Creating websites is getting more and more complex and is usually not a one person job. It is important to ensure that design is consistent and optimized to meet business objectives and create enjoyable experiences for users.

One of the ways to ensure that team is on the same page when designing separate parts of the website or saving designs from developers is to create design documentation or a web design style guide.

It is beneficial to have a style guide in order to create a cohesive experience among different pages. Also it helps to ensure that future development or third-party production will follow brand guidelines and will be perceived as part of the overall brand.

Luke Clum has touched the surface of using style guides as your first step in web design last year and I would like to take a more in-depth look on how to create a usable web design style guide for your projects.

 

What is a Style Guide?

A style guide is a collection of pre-designed elements, graphics and rules designers or developers should follow to ensure that separate website pieces will be consistent and will create a cohesive experience at the end.

 

Why Is It Important?

It is extremely important when multiple designers are working on a big website or web app to ensure that they don’t interpret too much and don’t alter or adjust styles based on personal preference. In development, having defined elements of the website makes it easy for developers to reuse these elements. Moreover, it can make it easier because they will get what elements they have to code and will see exactly how they need to look from the start.

In order to make developers lives easier, it is the designer’s duty to include all possible interactions such as hover, click, visit and other states for buttons, titles, links, etc.

 

Creating a Web Design Style Guide

1. Study the Brand

First, you need to study the brand so that you understand what it stands for. Get to know the story behind the brand, observe the team and figure out the vision, mission and values of the company. It is important to dig deeper into the brand so the style guide you produce will visually and emotionally represent the organization.

If you’re a designer who can’t code, simply open Photoshop and give your document a title and a short description of what the document is and what it is for.

If you can code, it is better to create an html document with pre-coded assets so they can be easily reused.

2. Define Typography

According to Oliver Reichenstein, typography is 95 percent of web design.

You must get typography right because it is one of the most important communication tools between visitors and your website.

Set hierarchy and identify it. There are headline types: h1,h2, h3, h4, h5 and h6. Then body copy, bold and italic variations. Think about custom copy that will be used for smaller links, intro text and so on. Provide font family, weight and color.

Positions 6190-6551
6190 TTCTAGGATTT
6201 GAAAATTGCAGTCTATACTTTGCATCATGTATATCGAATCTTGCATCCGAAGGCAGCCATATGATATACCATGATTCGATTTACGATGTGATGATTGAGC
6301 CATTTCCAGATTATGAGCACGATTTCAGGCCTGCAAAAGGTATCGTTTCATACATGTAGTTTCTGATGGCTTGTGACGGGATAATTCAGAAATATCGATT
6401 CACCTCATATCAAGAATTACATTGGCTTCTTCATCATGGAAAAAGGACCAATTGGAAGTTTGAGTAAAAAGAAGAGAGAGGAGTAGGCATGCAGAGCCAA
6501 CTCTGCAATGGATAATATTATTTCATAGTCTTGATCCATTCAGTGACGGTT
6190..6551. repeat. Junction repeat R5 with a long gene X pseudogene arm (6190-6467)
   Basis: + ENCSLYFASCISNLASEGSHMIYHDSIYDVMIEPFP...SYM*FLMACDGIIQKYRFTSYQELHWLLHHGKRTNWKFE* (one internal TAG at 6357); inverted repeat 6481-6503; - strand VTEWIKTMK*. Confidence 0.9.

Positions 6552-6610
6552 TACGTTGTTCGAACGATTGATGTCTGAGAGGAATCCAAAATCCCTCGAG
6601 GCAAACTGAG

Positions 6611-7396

Reviews for Web Designers

A great UX review can do wonders for any website. By looking over the entire design you can learn what’s working, what’s not, and maybe find solutions that can increase the UX and ultimately increase revenues.

But learning how to conduct a review is the first step to solving problems and creating a better experience. In this guide I’ll cover the basics of a UX review and how you can get started running your own.

This does require some background in UX design but it also relies on basic principles of making great websites. If you’re willing to learn and put in some elbow grease then a UX review of your own website can be a great opportunity for growth.

 

Conducting a Review

The goal of a UX review is to comb over an entire site and find spots for improvement. These spots could be obvious or they could be small, but you should aim to improve the site as a whole.

If you’re working on a personal project then you can set the metrics yourself. But client projects require collaboration because you’ll need to know what the company wants to improve.

How you conduct the review and how much information you gather will differ based on the client. Larger businesses can require more information where you’ll need to compile everyone’s goals into one big strategy.

The initial stage of a UX review is about information gathering moreso than anything else. Once you have enough raw data you’ll begin to see patterns, and these patterns can lead to insights for solving the tasks you’re faced with.

Planning Specific Goals

It’s easy to keep asking yourself questions and never really coming to detailed conclusions. But with specific goals you’ll be forced to study certain metrics and try to solve for very specific end results.

Think about the goals you need to aim for and what they mean. A high bounce rate means people leave the first page they enter. But are they on that page for a while? If yes, then they’re probably finding the information they need and leaving.

But what if it’s a landing page? Then people are leaving because they’re not interested. But why? Maybe they just don’t see the CTA button to sign up, or maybe they don’t understand what the page is for.